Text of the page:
Let’s begin with a single-sentence answer: If you have particular wishes relating to the distribution and taxation of your assets, the designation of a surrogate for your business or the nomination of guardians for your kids, and you desire to maximize the likelihood that those wishes are actually implemented, I urge you to take control of the process by establishing a well-thought-out estate plan incorporating trusts.
But, let’s be honest. Even if you employ a professional planner, the process of fashioning and nurturing a dynamic, up-to-date estate plan, particularly one that employs trusts is, well, a hassle. Here is what I say to clients about that: “You can endure a hassle now, or have your heirs endure a hassle or much worse later.”
Also, if you are one of the persons relying solely on a will, remember: Almost all wills go through probate, so it might cost your heirs dearly in terms of time, attorneys’ fees, court costs and lack of privacy.
You can endure the hassle of creating an estate plan with trusts now, or have your heirs endure it later.
A surprising number of high net worth families are convinced that a last will and testament will suffice in tidying up their affairs after they are gone. If you are among them, I strongly suggest that you create an estate plan now. If you already have an estate plan, let me ask two questions: 1) Does your plan include any trusts? 2) With or without trusts, when is the last time you reviewed your estate plan?
If your answer to question two was any date before November 8, 2016, you should revisit your estate plan as soon as possible. Point being that whether it’s a new political party running the country, new laws or a new divorce/marriage/mortality/ behavioral issue in the family, change of any kind should prompt a review of your estate plan. And change, as the saying goes, is inevitable and constant.
As to trusts, space constraints do not allow a deep dive into how they benefit an estate plan, but here are some key informational points and benefits:
- For many people “trusts” have a negative connotation. They associate them with spoiled “trust fund babies” and/or their own death. But there are also two types of “living trusts” which allow for some distributions of your assets while you are still around. “Irrevocable trusts,” as the name implies, are basically unchangeable. “Revocable trusts” allow you to make changes whenever you see fit.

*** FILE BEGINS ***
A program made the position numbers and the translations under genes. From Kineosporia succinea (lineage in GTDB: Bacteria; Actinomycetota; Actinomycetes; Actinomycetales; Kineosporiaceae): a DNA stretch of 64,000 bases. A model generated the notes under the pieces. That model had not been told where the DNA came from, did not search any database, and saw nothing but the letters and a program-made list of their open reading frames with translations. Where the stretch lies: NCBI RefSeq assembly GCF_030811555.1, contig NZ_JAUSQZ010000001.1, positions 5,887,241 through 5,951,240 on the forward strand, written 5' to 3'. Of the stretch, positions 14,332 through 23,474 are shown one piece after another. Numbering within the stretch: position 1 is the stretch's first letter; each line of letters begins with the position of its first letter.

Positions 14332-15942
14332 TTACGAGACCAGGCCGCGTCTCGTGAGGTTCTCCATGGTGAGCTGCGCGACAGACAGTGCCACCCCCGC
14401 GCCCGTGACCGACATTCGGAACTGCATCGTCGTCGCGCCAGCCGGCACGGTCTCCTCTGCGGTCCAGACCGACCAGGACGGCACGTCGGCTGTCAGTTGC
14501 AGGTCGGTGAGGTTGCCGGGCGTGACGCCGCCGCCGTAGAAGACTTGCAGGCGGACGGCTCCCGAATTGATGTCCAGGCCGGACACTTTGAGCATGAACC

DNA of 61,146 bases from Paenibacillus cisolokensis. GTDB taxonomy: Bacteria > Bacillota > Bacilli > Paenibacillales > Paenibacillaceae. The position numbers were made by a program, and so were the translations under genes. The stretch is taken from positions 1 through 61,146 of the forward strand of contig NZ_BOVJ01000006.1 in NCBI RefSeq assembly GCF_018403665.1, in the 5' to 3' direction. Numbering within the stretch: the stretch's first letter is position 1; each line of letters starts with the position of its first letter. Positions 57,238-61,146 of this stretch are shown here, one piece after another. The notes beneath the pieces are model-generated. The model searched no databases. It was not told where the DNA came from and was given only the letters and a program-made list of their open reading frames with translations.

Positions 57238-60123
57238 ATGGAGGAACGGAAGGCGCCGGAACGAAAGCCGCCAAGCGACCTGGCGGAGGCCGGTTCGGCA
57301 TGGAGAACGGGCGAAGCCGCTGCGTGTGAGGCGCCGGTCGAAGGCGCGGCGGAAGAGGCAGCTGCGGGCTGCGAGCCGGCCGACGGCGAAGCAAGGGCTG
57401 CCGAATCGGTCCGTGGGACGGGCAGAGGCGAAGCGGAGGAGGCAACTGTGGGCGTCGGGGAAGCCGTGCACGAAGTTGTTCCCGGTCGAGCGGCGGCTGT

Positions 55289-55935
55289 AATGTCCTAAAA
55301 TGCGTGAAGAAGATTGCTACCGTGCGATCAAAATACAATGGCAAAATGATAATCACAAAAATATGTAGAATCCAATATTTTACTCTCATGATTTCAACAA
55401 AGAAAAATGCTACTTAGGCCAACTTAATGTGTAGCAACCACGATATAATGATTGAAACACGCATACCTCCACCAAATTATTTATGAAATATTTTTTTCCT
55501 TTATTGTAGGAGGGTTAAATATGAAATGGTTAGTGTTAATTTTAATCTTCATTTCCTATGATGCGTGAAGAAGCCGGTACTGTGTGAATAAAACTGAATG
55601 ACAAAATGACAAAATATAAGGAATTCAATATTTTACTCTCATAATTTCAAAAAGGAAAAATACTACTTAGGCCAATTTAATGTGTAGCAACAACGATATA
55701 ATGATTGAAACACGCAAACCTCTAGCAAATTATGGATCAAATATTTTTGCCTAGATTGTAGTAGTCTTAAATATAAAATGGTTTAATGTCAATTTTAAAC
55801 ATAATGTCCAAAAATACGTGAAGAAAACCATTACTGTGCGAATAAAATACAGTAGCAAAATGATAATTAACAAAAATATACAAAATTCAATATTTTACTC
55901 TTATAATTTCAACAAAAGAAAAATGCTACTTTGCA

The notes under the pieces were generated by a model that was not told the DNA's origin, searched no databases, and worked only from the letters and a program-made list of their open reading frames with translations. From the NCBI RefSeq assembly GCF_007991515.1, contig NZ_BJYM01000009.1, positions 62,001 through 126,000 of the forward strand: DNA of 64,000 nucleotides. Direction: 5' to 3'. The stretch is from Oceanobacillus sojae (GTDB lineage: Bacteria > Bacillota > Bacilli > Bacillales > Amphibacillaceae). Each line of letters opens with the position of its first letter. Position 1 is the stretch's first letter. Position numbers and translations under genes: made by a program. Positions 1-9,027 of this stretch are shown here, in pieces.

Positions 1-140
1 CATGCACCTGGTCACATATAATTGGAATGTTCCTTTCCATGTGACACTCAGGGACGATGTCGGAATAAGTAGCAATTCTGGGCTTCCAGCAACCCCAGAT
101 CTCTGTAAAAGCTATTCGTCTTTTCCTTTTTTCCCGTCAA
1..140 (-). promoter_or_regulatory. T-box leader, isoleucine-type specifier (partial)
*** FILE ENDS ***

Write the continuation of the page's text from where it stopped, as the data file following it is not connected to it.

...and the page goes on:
- You can set up both types of living trusts, irrevocable for static estate elements and better tax protection, and revocable for more volatile elements such as human behavior. For example, your “free-spirited” son can receive his inheritance paid out in small amounts over his lifetime, rather than in a lump sum.
- Within your estate plan, you can designate multiple powers of attorney. There can be a “property” power of attorney that deals with assets, and a “healthcare” power of attorney that oversees issues such as incapacity options and end-of-life decisions. Also, within your estate plan, you can include a “pour over will” for anything not titled in your trust. Because the will “pours over” into your trust, none of the will’s assets go through probate court.
That said, the pour over will also assign guardians for your children, a painful detail that is essential to address. Not naming a legal guardian can turn into a hurtful divisive family issue and further traumatize the children.
A final note: After years of counseling clients, I know that it doesn’t matter how old we are or how old our kids are: Planning for a world that does not include us is difficult, and for some people almost impossible. But if you do plan for it, and plan well, your children will thank you, as will the children in your family for generations to come.
Investing involves risk. Investment return and the principal value of an investment will fluctuate, and an investor’s shares, when redeemed, may be worth more or less than their original cost. Advisory Services offered through Strategic Financial Group, LLC (dba SFGI, LLC in Illinois), a Registered Investment Advisor.